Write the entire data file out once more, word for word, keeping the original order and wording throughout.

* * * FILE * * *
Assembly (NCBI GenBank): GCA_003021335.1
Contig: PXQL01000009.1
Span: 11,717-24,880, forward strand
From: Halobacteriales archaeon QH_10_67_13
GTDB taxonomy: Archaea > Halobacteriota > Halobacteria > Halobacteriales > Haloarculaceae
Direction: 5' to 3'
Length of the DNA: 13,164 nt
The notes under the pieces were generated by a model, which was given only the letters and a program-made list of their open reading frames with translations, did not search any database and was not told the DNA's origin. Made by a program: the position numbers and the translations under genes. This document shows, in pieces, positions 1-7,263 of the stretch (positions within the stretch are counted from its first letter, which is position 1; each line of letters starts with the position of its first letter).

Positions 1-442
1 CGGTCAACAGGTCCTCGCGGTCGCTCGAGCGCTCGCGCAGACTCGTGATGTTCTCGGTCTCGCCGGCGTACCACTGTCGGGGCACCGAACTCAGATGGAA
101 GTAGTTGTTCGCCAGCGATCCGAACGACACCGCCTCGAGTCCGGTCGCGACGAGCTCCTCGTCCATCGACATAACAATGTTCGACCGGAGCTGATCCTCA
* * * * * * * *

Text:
Assembly (NCBI GenBank): GCA_003021335.1
Contig: PXQL01000009.1
Span: 11,717-24,880, forward strand
From: Halobacteriales archaeon QH_10_67_13
GTDB taxonomy: Archaea > Halobacteriota > Halobacteria > Halobacteriales > Haloarculaceae
Direction: 5' to 3'
Length of the DNA: 13,164 nt
The notes under the pieces were generated by a model, which was given only the letters and a program-made list of their open reading frames with translations, did not search any database and was not told the DNA's origin. Made by a program: the position numbers and the translations under genes. This document shows, in pieces, positions 1-7,263 of the stretch (positions within the stretch are counted from its first letter, which is position 1; each line of letters starts with the position of its first letter).

Positions 1-442
1 CGGTCAACAGGTCCTCGCGGTCGCTCGAGCGCTCGCGCAGACTCGTGATGTTCTCGGTCTCGCCGGCGTACCACTGTCGGGGCACCGAACTCAGATGGAA
101 GTAGTTGTTCGCCAGCGATCCGAACGACACCGCCTCGAGTCCGGTCGCGACGAGCTCCTCGTCCATCGACATAACAATGTTCGACCGGAGCTGATCCTCA